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2011 Yamaha YZ250F Comparison Photo Gallery

Yamaha decided not to update the YZ250F so it feels familiar in our 2011 250 Motocross Shootout. Read the full details in the 2011 Yamaha YZ250F Comparison article.

Yamaha still makes use of its bilateral-beam aluminum chassis which was also introduced a year ago, but more notably it’s the only manufacturer in this test that still uses a carburetor.
Other bikes can pull longer in each gear which pays off on straights or heading for jumps.
With 35.33 horsepower and 18.76 lb-ft of torque, it falls below all but the Honda in peak output.
Taking a look at the horsepower and torque curves, the Yamaha is in the mix or better than all of the bikes except KTM until the 8000 rpm mark.
That carburetor is good for more than just power delivery as the mechanical system is much lighter than EFI. The YZ250F is easily the lightest at 216.5 pounds (tank empty).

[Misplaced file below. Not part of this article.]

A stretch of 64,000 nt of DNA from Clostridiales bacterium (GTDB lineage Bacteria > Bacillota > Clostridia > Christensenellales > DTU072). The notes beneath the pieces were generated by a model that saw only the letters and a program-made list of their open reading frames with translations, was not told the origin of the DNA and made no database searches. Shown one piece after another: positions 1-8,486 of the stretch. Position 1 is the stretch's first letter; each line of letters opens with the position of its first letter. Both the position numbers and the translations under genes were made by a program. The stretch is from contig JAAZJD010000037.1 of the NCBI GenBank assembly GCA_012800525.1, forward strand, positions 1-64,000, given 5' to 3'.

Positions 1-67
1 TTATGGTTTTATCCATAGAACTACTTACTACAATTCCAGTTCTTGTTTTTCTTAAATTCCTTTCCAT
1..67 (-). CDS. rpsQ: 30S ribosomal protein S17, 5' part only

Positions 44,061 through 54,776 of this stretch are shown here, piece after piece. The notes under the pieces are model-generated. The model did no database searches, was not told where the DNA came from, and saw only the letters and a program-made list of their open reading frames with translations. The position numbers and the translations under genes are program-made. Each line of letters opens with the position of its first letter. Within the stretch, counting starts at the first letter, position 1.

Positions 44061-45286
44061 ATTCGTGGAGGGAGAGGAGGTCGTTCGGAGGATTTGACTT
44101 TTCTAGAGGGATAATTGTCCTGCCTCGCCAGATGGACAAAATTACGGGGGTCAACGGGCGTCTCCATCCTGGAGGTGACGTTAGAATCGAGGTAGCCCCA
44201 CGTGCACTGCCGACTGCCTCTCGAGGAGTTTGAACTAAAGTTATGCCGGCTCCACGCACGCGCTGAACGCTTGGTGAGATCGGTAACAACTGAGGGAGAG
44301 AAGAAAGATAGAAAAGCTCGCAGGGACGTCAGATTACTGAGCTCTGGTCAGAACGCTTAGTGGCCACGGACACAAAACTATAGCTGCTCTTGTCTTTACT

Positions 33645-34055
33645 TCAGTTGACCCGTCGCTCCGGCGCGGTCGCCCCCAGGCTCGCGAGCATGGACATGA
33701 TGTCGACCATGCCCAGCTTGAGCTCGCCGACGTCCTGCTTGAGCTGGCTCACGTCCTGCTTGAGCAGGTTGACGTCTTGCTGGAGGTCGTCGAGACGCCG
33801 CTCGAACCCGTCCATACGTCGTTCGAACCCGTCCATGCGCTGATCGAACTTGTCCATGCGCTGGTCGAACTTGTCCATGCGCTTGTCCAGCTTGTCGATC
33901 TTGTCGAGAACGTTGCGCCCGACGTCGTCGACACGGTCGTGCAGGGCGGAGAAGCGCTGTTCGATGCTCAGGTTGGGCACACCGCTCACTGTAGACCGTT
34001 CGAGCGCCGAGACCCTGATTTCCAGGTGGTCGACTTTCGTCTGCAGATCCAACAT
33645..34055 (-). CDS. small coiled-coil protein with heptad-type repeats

We couldn’t detect the extra plushness that’s expected from Yamaha’s KYBs.
Most riders had issues with the small handlebars and somewhat cramped rider cockpit.
The YZ is dead-stable and it’s by no means a slug through the corners, but it doesn’t have the agile feeling that some other bikes do despite a significant weight advantage.
The top triple clamp has two handlebar mounting holes and the posts are reversible for multiple options, and pushing the ProTaper bars forward helps open things up.
It was a tough year for Yamaha in the shootout, and what makes it even tougher is that this is still a great bike – one that has character not found on the EFI machines.
In a class full of high-technology bikes, this 250F feels a little dated.
Last-place rankings for handling and ergonomics were a pair of black eyes for the YZ-F, but the real nail in its coffin is that engine.
Our lightweight pro-level tester thought the Kayabas were the best.
We like that the YZ-F is the most affordable at $7150.
Opinions varied about the new white radiator shroud.